Snow lay a foot deep. Perfect for pheasant hunting. Half the switch grass and big bluestem was pressed to a horizontal tangle. A southeast wind blew flakes in fits and flutters. Covey was coursing the field, bouncing up and over the taller grasses to keep track of me.
Fresh pheasant tracks decorated the snow, leading me toward a fence line snowdrift bordering a corn stubble field. Three-toed prints ended at a clump of big bluestem. A hen’s barred tail feathers protruded like an exclamation point. Bird here! Covey swept over, slammed onto a point 20 yards from me. Bird. Dog. Man. Suspended animation. Only grass and snowflakes moving. And then the hen lost her nerve. Erupted, triggering two more hens and a rooster behind me. I spun, swept the 20 gauge past the rising ringneck and knocked it from its flight. Covey marked the fall and raced me for the retrieve. As we ran, I heard a second rooster flushing behind me.
Our annual South Dakota winter pheasant hunting expedition was underway.
There’s no hunting like snow hunting. There’s no hunting I know that can compare with the challenge and satisfaction of pheasants in the snow. A blanket of white concentrates, sometimes settles, even tames wild roosters. Snow, when deep and fluffy, slows and often stops roosters’ running ways.
“We need a corn field,” Brad declared. “There aren’t many this year. Too wet to plant. But I know one on the north end of a Waterfowl Production Area. Turn left and go three miles…”
The WPA was a familiar one. We’ve been taking ducks, geese, mink, muskrats, jackrabbits, sharp tailed grouse, and pheasants off it for 50 years and it looked as if this might be 51.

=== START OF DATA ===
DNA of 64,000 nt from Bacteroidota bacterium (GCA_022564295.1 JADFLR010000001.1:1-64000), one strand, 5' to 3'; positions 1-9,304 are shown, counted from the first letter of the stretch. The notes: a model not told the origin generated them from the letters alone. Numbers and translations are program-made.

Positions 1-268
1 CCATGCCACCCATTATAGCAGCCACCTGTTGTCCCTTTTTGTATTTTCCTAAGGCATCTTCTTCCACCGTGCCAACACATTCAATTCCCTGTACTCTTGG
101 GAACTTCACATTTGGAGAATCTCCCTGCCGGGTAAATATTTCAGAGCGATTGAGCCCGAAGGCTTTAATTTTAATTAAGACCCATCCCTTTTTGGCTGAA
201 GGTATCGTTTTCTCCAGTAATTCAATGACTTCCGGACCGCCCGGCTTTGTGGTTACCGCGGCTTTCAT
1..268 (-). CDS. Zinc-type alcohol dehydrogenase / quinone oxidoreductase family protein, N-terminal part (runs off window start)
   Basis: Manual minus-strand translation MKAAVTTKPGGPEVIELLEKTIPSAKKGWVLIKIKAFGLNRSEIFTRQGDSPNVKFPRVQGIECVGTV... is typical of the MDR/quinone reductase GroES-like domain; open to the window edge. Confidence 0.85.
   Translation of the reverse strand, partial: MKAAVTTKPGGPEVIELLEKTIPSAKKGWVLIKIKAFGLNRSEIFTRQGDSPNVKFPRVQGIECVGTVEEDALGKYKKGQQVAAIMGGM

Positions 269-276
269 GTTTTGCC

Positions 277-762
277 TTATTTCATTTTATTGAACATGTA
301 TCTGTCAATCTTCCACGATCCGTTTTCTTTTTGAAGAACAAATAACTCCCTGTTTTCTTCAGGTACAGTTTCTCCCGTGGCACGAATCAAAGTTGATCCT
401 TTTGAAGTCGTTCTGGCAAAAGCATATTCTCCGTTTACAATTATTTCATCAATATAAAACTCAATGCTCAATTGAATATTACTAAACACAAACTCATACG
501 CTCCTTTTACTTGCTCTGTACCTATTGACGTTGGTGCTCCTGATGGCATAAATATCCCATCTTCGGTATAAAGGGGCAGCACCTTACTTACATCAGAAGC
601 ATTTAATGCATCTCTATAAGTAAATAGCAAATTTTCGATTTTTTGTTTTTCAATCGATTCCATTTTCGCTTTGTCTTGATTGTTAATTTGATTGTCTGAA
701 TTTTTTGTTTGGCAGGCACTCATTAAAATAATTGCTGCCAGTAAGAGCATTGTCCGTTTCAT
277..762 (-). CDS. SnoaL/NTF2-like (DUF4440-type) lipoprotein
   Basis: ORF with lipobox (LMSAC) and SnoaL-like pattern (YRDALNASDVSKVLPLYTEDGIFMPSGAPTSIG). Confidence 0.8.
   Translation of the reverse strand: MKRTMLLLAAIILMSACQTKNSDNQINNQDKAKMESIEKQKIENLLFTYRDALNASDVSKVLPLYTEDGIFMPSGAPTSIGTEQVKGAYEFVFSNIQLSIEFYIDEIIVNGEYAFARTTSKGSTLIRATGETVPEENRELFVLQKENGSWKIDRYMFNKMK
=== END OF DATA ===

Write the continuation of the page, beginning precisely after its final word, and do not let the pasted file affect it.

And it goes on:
“Covey’s birdy!” I shouted over the wind. Brad and Bob drifted toward me as Covey zig zagged an invisible scent trail through the snow-choked grass toward the sedges, reeds, and cattails edging the pothole wetland. If there’s one thing we’ve learned over five decades of pheasant hunting it’s that these birds love wetland rushes and cattails. They’d rather stand in knee-deep water among cattails than hunker in dry prairie grasses. This one was no exception. It held until Covey had swept past and I’d stepped over it. Twice. And then it powered up, going away low and fast. My first shot missed, my second dumped him at the edge of the ice.
Covey pinned a hen next. Then Cricket the German shorthair pointed and Brad shot a rooster over her. Missed another. Brother Bob knocked one tail over tea kettle. Covey pointed again, stuck her nose in the grass and pulled out a rooster we hadn’t even shot at. We worked our way back to the truck, into the wind and snow. A half dozen pheasants flushed from the cattails, flew over the half-formed ice. No sense in dropping birds into slush ice.
Four days melted one into another, always snow, sometimes rain. An ice storm. Roosters in the shelterbelts, the CRP fields, but mostly in those wetlands, their feet wet and forcing us to soak our own when our new, untrained pups couldn’t make the retrieve.
This morning the wind is howling, more snow blowing and drifting. It’s miserable out there. Looks like another perfect day for pheasant hunting.
Ron Spomer has been celebrating the SD pheasant season since 1966 and shows no signs of stopping now.